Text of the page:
- major surgery
- perioperative mortality = 3%
- usual indication = metastatic colorectal adenocarcinoma or cholangiocarcinoma
- complications common post operatively
- be prepared for catastrophic blood loss (10U crossmatch)
- use shorting acting drugs that are ideally minimally metabolised by liver
- invasive monitoring
- massive access (12Fr CVL or 7.5Fr Swan-Ganz introducer)
- thoracic epidural effective
- preserve hepatic blood flow (use isoflurane or desflurane)
- keep CVP 0-2mmHg and SBP 70-80mmHg (decreases bleeding and congestion)
- actively warm
- subarachnoid morphine
- clonidine 1-2mcg\kg IM
- perihepatic dissection
- identification of vascular anatomy
- may use intraoperative U/S to pinpoint lesions
Resection causes bleeding that may need to be controlled using Pringle Manoeuvre (intermittent cross clamping of vascular inflow) -> may cause ischaemic injury
- bleeding/coagulopathy -> day 3: INR 1.2-1.8 + on LMWH! -> just when you want to pull epidural!
- anaesthesia: partially reversed, N+V, pain, excessive analgesia
- cardiovascular: hypotension (mult-factorial), acute coronary syndrome, CVA, arrhythmias
- respiratory: atelectasis, pleural effusions, early infection, TRALI
- renal: oliguria, ATN -> ARF
- gastric stasis
- VTE risk
- pre-morbid conditions: ulcerative colitis -> primary sclerosing cholangitis, metastatic disease, steroids, immune state, nutrition
- coagulopathy -> bleeding: multifactorial
- pathophysiological cardiovascular changes: increased splanchnic blood flow, increased Q
- liver dysfunction: early sign = low urea day 1
- liver failure: within 72 hrs (jaundice, encephalopathy, coagulopathy, transaminitis)
- respiratory: right pneumo/haemothorax, right diaphragmatic dysfunction
- gastrointestinal: ileus, ascites, haemorrhage, anastomotic leak
- renal: hepatorenal syndrome
- metabolic: hyperlactataemia, hypernatraemia, hypokalaemia
- Allman KG, Wilson IH. Oxford Handbook of Anaesthesia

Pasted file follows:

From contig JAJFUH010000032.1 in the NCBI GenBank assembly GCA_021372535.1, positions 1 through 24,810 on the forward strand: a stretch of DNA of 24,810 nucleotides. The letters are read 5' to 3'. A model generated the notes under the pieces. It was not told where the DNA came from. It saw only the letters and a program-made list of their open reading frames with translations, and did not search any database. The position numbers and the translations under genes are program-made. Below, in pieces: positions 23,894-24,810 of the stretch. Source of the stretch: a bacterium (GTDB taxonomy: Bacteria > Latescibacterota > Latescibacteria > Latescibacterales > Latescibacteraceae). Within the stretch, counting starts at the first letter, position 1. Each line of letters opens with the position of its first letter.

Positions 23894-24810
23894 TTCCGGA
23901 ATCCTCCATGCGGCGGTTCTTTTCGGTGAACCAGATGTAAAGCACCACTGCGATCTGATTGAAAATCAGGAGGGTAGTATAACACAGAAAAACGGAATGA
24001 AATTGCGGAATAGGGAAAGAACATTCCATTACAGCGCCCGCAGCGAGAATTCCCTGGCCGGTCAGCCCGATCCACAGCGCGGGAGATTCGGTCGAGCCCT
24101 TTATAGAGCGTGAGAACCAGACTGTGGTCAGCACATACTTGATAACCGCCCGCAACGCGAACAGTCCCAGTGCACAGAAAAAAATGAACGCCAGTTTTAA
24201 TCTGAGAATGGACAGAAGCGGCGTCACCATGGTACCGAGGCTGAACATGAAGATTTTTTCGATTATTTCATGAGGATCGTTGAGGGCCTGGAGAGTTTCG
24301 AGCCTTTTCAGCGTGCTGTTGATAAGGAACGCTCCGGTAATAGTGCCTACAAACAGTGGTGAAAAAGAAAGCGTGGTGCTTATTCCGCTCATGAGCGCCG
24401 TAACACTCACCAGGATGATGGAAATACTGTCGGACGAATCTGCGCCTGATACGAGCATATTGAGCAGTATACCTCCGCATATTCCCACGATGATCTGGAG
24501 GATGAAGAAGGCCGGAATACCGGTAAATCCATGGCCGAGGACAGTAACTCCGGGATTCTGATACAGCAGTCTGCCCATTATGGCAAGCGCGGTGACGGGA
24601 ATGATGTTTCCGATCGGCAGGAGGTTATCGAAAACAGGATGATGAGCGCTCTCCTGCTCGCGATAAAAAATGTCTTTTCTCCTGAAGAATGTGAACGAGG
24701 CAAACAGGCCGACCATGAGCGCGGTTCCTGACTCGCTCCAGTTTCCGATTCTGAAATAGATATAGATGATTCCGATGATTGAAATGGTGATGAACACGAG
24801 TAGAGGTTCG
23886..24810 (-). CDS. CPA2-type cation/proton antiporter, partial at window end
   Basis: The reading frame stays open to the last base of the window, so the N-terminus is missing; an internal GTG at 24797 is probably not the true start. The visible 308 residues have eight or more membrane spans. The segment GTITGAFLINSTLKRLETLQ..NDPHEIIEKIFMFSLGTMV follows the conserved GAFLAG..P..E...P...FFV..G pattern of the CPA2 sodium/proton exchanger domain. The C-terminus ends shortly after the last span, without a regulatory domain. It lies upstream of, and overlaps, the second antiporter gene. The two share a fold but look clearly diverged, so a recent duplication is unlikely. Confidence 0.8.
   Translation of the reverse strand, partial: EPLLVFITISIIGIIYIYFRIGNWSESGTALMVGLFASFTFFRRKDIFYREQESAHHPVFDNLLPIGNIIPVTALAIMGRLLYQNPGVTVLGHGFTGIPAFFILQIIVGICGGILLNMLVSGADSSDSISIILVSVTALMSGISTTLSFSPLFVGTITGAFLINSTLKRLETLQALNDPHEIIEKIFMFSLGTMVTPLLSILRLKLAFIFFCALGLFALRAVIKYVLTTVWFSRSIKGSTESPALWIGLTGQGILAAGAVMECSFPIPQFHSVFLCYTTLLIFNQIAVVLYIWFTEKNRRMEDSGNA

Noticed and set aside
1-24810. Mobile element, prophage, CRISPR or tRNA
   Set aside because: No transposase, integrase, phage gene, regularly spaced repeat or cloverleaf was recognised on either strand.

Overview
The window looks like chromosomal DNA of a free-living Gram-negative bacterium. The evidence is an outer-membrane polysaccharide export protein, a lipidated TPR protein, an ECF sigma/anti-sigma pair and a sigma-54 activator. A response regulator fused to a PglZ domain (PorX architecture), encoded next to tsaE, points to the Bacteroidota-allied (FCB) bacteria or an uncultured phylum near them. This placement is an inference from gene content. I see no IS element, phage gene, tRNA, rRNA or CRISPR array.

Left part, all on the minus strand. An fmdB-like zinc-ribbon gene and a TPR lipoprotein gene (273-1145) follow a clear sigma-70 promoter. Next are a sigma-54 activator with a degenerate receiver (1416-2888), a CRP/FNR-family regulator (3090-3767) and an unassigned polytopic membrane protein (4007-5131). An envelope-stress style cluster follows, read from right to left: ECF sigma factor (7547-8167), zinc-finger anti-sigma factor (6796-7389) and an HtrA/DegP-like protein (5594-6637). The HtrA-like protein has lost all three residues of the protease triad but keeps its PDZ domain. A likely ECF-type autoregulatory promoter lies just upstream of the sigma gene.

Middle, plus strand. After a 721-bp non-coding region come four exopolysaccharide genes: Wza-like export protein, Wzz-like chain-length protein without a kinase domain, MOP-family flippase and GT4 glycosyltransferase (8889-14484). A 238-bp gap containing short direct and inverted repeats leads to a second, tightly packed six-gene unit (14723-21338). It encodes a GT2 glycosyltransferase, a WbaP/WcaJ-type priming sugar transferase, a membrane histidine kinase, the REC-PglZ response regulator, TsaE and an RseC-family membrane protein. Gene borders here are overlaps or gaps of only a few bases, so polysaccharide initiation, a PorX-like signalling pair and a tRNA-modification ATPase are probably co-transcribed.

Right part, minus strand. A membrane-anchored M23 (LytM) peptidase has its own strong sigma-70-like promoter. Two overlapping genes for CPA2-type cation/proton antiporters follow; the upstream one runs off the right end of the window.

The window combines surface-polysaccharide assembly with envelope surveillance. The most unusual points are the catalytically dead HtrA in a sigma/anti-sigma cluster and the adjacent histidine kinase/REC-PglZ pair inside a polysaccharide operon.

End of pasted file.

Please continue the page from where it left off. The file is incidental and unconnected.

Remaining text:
Chris is an Intensivist and ECMO specialist at the Alfred ICU in Melbourne. He is also the Innovation Lead for the Australian Centre for Health Innovation at Alfred Health, a Clinical Adjunct Associate Professor at Monash University, and the Chair of the Australian and New Zealand Intensive Care Society (ANZICS) Education Committee. He is a co-founder of the Australia and New Zealand Clinician Educator Network (ANZCEN) and is the Lead for the ANZCEN Clinician Educator Incubator programme. He is on the Board of Directors for the Intensive Care Foundation and is a First Part Examiner for the College of Intensive Care Medicine. He is an internationally recognised Clinician Educator with a passion for helping clinicians learn and for improving the clinical performance of individuals and collectives.
After finishing his medical degree at the University of Auckland, he continued post-graduate training in New Zealand as well as Australia’s Northern Territory, Perth and Melbourne. He has completed fellowship training in both intensive care medicine and emergency medicine, as well as post-graduate training in biochemistry, clinical toxicology, clinical epidemiology, and health professional education.
He is actively involved in in using translational simulation to improve patient care and the design of processes and systems at Alfred Health. He coordinates the Alfred ICU’s education and simulation programmes and runs the unit’s education website, INTENSIVE. He created the ‘Critically Ill Airway’ course and teaches on numerous courses around the world. He is one of the founders of the FOAM movement (Free Open-Access Medical education) and is co-creator of LITFL.com, the RAGE podcast, the Resuscitology course, and the SMACC conference.
His one great achievement is being the father of two amazing children.
On Twitter, he is @precordialthump.